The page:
Use Alternatives to Curfew for Children

April 17, 2013
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In a community where many members have teenage children, managers sometimes have problems with children spray painting and otherwise vandalizing buildings at night in the community. How can you stop the graffiti and vandalism? You might think that imposing a curfew and prohibiting children under a certain age—say, 16 years old—from being outside after a certain time—say, 10 p.m.—unless accompanied by an adult is a simple solution.

Watch out: Fair housing laws prohibit you from discriminating against families with children. Your plan to restrict the activities of children falls within this prohibition. Even though you may have a legitimate business reason for the curfew, the curfew still violates the law. Why? The problem with a curfew for children is that it targets particular people, instead of particular behavior. To be legal, you would need to apply the curfew to everyone, not just children, because adults are just as capable as children of spray painting graffiti.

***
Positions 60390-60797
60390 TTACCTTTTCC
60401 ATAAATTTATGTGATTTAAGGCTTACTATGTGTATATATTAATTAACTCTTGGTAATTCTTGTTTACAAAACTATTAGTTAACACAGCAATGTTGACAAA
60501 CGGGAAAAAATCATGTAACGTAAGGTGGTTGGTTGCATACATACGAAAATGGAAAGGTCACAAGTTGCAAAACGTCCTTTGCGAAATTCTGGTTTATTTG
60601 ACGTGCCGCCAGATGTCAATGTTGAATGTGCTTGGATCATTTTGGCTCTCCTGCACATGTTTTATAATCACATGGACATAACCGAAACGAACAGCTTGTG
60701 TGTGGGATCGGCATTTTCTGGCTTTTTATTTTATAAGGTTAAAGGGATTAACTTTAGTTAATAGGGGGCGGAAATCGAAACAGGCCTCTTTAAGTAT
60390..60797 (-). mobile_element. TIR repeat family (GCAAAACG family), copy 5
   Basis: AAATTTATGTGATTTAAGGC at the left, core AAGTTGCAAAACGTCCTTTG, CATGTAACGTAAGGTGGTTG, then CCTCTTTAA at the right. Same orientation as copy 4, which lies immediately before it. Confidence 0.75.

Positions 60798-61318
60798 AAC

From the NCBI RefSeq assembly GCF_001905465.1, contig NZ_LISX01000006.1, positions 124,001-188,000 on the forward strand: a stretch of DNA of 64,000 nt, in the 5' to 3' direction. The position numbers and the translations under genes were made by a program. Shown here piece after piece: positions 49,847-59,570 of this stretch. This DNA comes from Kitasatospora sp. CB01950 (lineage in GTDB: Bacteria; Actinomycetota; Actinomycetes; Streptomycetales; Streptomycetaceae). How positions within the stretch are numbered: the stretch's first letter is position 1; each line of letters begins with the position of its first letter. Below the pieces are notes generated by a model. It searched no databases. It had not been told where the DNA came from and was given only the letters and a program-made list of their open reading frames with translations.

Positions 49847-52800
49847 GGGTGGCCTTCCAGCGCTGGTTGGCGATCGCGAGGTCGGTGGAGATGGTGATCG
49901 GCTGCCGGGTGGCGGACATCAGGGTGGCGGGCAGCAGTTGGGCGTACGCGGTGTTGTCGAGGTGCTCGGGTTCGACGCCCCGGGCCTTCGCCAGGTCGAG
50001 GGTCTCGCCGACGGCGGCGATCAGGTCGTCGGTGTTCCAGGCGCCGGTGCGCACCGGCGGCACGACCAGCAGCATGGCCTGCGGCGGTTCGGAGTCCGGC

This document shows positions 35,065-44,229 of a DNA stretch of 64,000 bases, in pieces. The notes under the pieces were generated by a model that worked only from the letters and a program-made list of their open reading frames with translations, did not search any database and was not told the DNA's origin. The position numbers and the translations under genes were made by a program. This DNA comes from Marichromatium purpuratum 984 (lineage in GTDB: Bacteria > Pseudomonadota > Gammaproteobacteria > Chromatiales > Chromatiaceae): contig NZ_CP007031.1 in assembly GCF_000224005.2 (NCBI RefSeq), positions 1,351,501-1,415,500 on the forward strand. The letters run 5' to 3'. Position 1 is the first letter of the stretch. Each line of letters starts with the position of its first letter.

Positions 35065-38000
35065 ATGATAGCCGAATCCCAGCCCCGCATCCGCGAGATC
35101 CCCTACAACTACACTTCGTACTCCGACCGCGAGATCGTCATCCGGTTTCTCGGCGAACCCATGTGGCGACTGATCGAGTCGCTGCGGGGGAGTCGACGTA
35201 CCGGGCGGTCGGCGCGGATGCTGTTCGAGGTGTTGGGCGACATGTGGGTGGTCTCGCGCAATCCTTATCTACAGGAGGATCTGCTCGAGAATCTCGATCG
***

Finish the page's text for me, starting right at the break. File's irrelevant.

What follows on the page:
The only kind of rule you can impose that singles out children is one designed solely to protect them from harm. And to do so, you’ll need to prove that children are at risk and that your policy is the least restrictive way to adequately protect them. For example, a rule preventing children under a certain age from swimming unsupervised is permissible.

Instead of a curfew, try increasing security, if the association can afford it. Using security cameras, or even asking your security guards to patrol the grounds more often can help you catch anyone who’s defacing community property. An added bonus is that it could cut down on other types of potential crimes, and it’ll make members feel safer in the community after dark.

 

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